This investment will yield long-term benefits for our children’s education. Meaningful dialogue with educators, parents, policymakers and administrators would be crucial to garner support and build a consensus on the importance of independent SSSAs.

India recently surpassed China to become the world’s most populous country. We have one of the world’s biggest young populations right now. However, the demographic dividend from this youth bulge is not going to last long. With a reduction in the country’s fertility rate, our population is expected to peak later this century and then start coming down. By 2040, we will begin to enter a phase of a fast-ageing population, with many more people who may need welfare support and a reducing segment of young workers. This gives us a window of about 20 years to capitalize on the demographic dividend, or we will simply lose the opportunity. This requires that we fix our education system with due urgency to ensure learning quality for all students entering classrooms today, as this is the same lot that would form an important chunk of the country’s workforce 20 years down the line.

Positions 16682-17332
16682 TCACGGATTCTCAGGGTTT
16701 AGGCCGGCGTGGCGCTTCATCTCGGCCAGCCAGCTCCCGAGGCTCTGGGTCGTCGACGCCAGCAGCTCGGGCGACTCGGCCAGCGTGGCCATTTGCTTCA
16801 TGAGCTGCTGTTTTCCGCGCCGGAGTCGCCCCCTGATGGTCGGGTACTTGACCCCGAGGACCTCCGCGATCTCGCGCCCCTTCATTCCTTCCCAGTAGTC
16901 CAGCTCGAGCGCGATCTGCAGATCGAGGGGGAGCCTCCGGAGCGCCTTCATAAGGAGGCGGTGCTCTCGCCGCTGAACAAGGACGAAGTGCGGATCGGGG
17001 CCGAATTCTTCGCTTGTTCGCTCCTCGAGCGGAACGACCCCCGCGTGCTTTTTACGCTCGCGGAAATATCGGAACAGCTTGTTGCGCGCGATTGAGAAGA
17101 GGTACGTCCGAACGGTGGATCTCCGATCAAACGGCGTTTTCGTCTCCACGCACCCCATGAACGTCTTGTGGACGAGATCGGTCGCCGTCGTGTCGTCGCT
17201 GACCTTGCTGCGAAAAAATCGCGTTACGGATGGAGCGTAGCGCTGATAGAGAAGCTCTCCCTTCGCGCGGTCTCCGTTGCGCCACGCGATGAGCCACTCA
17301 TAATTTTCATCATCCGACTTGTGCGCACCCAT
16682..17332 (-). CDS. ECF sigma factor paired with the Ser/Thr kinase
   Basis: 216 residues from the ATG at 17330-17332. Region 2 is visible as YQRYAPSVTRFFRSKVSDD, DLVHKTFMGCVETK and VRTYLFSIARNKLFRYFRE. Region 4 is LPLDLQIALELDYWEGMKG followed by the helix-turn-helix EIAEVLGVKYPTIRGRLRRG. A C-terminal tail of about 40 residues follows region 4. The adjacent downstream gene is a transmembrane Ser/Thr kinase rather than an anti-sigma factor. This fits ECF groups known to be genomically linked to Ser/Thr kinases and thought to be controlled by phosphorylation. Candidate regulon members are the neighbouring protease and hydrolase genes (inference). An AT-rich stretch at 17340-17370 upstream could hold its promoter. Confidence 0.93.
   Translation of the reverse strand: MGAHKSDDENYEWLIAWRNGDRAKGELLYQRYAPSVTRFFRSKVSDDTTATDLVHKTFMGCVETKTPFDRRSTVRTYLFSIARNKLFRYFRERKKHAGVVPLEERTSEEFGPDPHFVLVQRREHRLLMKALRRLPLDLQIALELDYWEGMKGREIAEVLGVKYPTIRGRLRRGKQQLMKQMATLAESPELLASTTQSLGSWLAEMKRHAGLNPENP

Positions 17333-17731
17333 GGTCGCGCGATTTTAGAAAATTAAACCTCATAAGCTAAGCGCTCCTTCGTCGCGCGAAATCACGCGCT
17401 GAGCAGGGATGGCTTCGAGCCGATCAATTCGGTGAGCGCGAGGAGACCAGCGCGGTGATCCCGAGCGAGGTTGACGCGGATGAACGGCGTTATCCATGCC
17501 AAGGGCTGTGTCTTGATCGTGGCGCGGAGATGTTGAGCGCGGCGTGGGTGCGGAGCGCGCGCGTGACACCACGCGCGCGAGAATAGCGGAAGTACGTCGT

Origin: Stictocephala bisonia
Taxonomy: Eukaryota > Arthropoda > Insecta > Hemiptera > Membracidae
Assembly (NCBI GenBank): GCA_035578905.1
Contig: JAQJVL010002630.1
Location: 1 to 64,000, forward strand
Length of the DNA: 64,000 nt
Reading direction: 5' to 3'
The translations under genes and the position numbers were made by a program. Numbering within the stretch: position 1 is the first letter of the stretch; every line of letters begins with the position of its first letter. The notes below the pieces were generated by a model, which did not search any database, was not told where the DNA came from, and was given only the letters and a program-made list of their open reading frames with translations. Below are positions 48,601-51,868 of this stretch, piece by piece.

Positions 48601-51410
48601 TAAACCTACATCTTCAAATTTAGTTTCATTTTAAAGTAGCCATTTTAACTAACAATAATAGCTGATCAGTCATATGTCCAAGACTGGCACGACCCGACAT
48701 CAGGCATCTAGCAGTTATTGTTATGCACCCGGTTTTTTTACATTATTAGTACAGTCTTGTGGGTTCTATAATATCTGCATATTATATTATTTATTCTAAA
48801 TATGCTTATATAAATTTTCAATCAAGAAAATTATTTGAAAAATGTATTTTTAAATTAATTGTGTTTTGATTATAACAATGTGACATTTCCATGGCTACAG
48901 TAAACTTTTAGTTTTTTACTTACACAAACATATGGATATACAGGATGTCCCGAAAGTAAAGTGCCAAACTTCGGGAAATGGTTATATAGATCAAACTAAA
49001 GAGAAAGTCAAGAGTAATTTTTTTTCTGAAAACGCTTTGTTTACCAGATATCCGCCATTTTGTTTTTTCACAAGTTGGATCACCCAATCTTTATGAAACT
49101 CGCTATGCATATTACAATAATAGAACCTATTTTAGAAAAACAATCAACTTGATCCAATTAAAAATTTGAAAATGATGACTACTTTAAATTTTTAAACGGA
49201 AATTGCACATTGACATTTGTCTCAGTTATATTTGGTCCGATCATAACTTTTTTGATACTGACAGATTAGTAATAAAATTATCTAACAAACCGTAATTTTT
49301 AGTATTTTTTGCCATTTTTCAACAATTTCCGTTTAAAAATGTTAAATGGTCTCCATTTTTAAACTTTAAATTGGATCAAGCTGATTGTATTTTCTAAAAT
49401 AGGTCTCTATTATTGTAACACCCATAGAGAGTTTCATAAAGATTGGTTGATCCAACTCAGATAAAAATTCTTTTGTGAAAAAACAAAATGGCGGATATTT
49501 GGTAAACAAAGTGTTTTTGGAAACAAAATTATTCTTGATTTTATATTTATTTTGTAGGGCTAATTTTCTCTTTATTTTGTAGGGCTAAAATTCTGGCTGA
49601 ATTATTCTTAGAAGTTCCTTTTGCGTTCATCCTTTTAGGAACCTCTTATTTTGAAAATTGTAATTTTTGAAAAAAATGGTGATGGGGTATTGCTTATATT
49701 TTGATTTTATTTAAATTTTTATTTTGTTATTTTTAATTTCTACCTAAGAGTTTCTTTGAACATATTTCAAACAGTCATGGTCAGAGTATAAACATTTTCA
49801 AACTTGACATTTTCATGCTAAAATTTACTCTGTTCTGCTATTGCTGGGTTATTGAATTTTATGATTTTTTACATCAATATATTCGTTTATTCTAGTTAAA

Reforms in school education are long overdue and we must achieve them quickly or risk missing the bus forever. As India marks three years of the NEP, we stand at a critical juncture in our quest for a world-class education system. We cannot afford any inaction; we must rise to the challenge with determination and collaboration. Let us unite as a nation to create a transformative education system that empowers our students to make India a knowledge superpower, as the NEP envisions. The future awaits our action, and the time to act is now.

Amit Chandra & Parth J. Shah are, respectively, chief executive officer and founder trustee of the Centre for Civil Society